Confidence Man, West Thebarton & more open BIGSOUND 2017 with impressive flair

Over the next few nights Australia’s music industry will come together with musicians and fans to not only celebrate, but evolve and progress. In addition to endless showcases of homegrown talent across Brisbane’s best live music spaces, BIGSOUND will be brimming with keynotes, masterclasses, and industry events where some of the biggest issues behind the scenes will be confronted, discussed, and maybe even solved.

Melbourne duo ALTA performed their first of four showcases at 256 Wickham, bending and snapping their buzzy experimental house-pop while not soon after, Sydney’s Thandi Phoenix stunned her audience – on her birthday no less – with a tight new live show that proved this songstress is more than ready to tackle the global scene. Much later in the night, that same stage would turn into a full-blown party as Brissy locals Confidence Man let their wild live show flow through a capacity crowd.

Earlier in the evening, Adelaide’s favourite seven-piece rock band West Thebarton returned to BIGSOUND triumphantly, bringing a confident and electric set to The Brightside’s outdoor stage, which was to be headlined by Sløtface later that evening. The set contained predominantly new material, save for “Moving Out” and “Red or White”, all of which were hungrily received by the crowd.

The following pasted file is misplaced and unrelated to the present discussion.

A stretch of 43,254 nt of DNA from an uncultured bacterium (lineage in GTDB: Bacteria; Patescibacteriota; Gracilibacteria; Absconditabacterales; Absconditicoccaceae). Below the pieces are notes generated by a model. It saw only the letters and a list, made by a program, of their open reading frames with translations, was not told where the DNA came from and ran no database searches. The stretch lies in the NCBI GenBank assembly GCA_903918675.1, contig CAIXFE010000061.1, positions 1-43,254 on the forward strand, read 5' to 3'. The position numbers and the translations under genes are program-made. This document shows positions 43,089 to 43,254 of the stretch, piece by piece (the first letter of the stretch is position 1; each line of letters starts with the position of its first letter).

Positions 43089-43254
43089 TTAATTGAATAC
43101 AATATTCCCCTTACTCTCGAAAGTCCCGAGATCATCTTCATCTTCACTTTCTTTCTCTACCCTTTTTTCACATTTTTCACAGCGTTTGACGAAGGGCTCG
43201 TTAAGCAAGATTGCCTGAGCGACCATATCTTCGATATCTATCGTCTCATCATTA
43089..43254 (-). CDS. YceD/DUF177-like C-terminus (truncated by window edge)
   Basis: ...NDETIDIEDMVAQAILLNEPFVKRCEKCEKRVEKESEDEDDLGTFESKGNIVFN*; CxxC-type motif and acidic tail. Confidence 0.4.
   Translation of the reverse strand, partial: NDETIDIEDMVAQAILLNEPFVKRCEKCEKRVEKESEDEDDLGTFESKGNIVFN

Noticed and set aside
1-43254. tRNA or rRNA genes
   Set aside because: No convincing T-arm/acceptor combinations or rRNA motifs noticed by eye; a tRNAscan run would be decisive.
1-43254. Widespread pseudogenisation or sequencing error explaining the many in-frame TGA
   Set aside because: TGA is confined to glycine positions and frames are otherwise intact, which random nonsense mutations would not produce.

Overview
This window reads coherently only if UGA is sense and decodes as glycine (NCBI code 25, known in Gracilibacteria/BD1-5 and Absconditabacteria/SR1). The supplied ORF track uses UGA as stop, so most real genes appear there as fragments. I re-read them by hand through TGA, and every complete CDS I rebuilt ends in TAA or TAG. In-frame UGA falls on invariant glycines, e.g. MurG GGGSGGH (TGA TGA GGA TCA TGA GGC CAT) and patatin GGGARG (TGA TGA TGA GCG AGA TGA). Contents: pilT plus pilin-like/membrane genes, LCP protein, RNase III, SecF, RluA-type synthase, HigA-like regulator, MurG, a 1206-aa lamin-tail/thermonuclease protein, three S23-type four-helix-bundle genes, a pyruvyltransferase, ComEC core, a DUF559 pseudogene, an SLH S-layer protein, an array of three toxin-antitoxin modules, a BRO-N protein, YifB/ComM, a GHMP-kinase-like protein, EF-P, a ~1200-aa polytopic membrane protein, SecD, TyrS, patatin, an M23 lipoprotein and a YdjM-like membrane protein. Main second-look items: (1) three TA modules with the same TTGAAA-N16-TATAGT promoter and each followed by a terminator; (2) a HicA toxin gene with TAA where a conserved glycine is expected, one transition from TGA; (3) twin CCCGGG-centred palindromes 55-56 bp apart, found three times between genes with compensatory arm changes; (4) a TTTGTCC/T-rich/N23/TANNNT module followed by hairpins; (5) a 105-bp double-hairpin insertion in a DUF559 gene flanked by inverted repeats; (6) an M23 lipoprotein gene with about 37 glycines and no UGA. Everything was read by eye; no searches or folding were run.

The Woolly Mammoth was a highlight venue of BIGSOUND Day One, with hip hop reigning supreme in the afternoon thanks to AUD’$ unofficial showcase of ‘The New Wave’, featuring the likes of Midas.GoldJuñorCarmouflage Rose and Dex. Capping off our evening there, we were lucky to stumble on the stunning Two Steps on the Water, who had the crowd gathered at the Alehouse Stage entranced, before Joyride brought it home upstairs with cuts from his upcoming debut album, Kings and Queens.

BIGSOUND continues today and concludes in the Valley tomorrow evening – stay tuned to the AU for content as it rolls through!

Additional words by Chris Singh. Photo by Michelle Grace Hunder.


This content has recently been ported from its original home on The AU Review: Music and may have formatting errors – images may not be showing up, or duplicated, and galleries may not be working. We are slowly fixing these issue. If you spot any major malfunctions making it impossible to read the content, however, please let us know at editor AT